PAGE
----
Implementation of Fixed Referencing

Implementation of the fixed referencing method requires that the optical power returned in the optic circuits be manipulated to produce the quantity Q defined in Equation 4.

One way the referencing can be performed is with an electronic circuit 160 which is shown in FIG. 10. The photodetectors in this implementation are photodiodes D1 and D2 which transform the optical powers Is and Ir from the optic circuits into electrical current. The current is fed to transimpedance amplifiers A1 and A2 which convert the currents to voltages which are proportional to the radiant power in the circuits Let the overall constants of proportionality be Bs for the signal circuit and Br for the reference circuit. Then the voltages from the transimpedance stages are

Vs =Bs Is and Vr =Br Ir.

The denominator for Q is provided by passing Vr through amplifier A5 which gives an adjustable gain due to the variability of R12. The denominator is then ##EQU5##

The numerator for Q requires two more stages. First the voltage from the reference channel is passed through inverting amplifier A3 where it is given an adjustable gain, since R5 is variable. This result is then added to the voltage from the signal channel by the amplifier A4 which also provides adjustable gain via R9. The result is ##EQU6##

The circuit function denoted by is a divide block which forms the ratio ##EQU7##

It can be seen that this ratio is of the form required by Equation 4 with the identifications ##EQU8## The value of G can be adjusted, since R5 is variable, while K is adjustable through R9.

The divide block can be implemented in several ways, among which are the following. It can consist of analog circuitry if Q is wanted as an analog signal. It can consist of a ratiometric analog-to-digital conversion if a digital rendering of Q is desired. It can be an analog-to-digital converter which converts Vs and Vr separately and gives the results to a microprocessor or microcomputer which forms the ratio Q in software.

The calibration procedure is the same for all possible divide blocks. First the separation between the mirror and the optic sensing end is set to its zero point. Then with R9 set near its maximum value, R5 is adjusted to make V's =0. Next R12 is adjusted to provide whatever voltage is required for operation of the divide block. Finally the full scale displacement of the mirror relative to the optic sensing end is provided and R9 is adjusted so that the output of the divide block has the desired full scale value.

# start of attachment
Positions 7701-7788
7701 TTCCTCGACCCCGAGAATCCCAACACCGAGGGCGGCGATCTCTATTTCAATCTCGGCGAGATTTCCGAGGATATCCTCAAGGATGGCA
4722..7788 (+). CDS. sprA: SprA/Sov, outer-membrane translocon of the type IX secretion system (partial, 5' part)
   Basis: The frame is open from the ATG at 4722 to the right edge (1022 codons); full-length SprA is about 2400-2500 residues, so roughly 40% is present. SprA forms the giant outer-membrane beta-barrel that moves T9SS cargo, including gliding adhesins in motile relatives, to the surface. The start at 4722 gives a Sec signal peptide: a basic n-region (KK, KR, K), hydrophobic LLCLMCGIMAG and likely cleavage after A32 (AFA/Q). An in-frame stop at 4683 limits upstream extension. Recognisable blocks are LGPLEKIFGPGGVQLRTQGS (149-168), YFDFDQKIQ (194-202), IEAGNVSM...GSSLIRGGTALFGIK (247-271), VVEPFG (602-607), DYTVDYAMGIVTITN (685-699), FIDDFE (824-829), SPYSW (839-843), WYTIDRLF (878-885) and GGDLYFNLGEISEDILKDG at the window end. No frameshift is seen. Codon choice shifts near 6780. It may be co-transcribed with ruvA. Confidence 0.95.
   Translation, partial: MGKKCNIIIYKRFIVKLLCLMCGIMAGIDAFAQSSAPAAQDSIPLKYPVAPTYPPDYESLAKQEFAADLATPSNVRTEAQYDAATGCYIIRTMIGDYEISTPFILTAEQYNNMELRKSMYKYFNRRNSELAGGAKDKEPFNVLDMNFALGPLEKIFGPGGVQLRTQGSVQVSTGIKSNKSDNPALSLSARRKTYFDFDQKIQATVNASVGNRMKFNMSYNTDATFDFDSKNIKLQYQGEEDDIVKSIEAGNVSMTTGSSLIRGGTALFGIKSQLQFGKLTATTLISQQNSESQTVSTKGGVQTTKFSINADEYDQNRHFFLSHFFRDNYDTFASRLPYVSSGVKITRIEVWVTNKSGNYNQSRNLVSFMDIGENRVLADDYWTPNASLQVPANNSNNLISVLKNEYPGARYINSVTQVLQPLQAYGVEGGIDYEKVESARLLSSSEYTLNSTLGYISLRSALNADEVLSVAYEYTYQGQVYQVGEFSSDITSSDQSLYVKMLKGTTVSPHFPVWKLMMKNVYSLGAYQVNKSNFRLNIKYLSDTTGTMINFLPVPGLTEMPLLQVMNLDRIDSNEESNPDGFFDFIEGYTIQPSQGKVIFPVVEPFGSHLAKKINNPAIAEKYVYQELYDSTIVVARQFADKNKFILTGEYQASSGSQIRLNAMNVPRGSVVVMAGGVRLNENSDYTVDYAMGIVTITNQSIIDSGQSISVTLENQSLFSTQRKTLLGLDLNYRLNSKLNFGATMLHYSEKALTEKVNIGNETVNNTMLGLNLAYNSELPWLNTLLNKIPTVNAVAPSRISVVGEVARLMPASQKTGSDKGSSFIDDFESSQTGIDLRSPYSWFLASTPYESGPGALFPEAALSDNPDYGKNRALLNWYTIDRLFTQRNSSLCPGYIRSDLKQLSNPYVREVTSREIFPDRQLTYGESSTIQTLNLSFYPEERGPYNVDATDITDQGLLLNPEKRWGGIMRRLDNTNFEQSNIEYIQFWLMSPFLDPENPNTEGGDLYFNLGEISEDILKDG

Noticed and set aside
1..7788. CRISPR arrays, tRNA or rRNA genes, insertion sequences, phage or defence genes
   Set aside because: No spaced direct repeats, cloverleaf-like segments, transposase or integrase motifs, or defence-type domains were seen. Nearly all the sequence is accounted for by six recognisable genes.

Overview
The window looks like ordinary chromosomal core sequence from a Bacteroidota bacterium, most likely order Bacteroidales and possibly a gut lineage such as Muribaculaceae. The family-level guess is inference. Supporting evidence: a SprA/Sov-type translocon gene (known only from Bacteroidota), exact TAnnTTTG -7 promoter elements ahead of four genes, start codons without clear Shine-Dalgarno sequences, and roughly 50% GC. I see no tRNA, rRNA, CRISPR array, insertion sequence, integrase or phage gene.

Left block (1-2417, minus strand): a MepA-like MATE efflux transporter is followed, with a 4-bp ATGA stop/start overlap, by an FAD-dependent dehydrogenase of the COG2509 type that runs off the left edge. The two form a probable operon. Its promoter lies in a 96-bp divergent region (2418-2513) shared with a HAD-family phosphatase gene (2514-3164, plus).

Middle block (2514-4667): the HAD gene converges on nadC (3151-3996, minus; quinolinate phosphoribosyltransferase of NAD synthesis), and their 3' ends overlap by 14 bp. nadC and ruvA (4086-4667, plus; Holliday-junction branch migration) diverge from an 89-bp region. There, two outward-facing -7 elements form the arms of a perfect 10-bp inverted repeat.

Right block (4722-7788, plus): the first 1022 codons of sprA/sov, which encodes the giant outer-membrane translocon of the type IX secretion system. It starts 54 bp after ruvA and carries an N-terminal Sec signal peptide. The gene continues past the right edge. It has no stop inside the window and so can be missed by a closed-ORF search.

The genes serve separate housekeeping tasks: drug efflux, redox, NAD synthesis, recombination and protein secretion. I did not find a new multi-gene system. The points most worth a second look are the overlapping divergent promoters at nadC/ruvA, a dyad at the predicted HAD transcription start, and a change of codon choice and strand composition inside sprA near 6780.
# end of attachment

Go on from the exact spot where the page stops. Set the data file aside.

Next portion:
Table I gives typical values for the components in the circuit of FIG. 10.

              TABLE I______________________________________R1 = 10MΩ    D1 = CLD42  A1 = CA3160 C1 = 10 ρFR2 = 10MΩ    D2 = CLD42  A2 = CA3160 C2 = 10 ρFR3 = 33KΩ      A3 = CA3160 C3 = .0047 μFR4 = 15KΩ      A4 = CA3160 C4 = .0047 μFR5 = 50KΩ      A5 = CA3160 C5 = .0047 μFR6 = 33KΩR7 = 33KΩ     = ICL7106R8 = 33KΩR9 = 50KΩR10 = 33KΩR11 = 15KΩR12 = 50KΩ______________________________________
DESCRIPTION OF COMPLEMENTARY REFERENCING

A second method for eliminating or reducing errors inherent in a class of optical displacement sensors follows. This method is called complementary referencing. The method uses a second optic circuit which is employed in conjunction with the first optic circuit in such a manner that both sense the displacement to be measured and the errors due to, but not limited to, the sources mentioned above. One of the circuits will be referred to as the signal circuit while the other is called the reference circuit. The nomenclature is purely one of convenience, since there is no distinguishing difference between the two circuits. The referencing method uses the outputs of the two circuits to produce a sensor output which greatly reduces or eliminates the effects of several sources of error.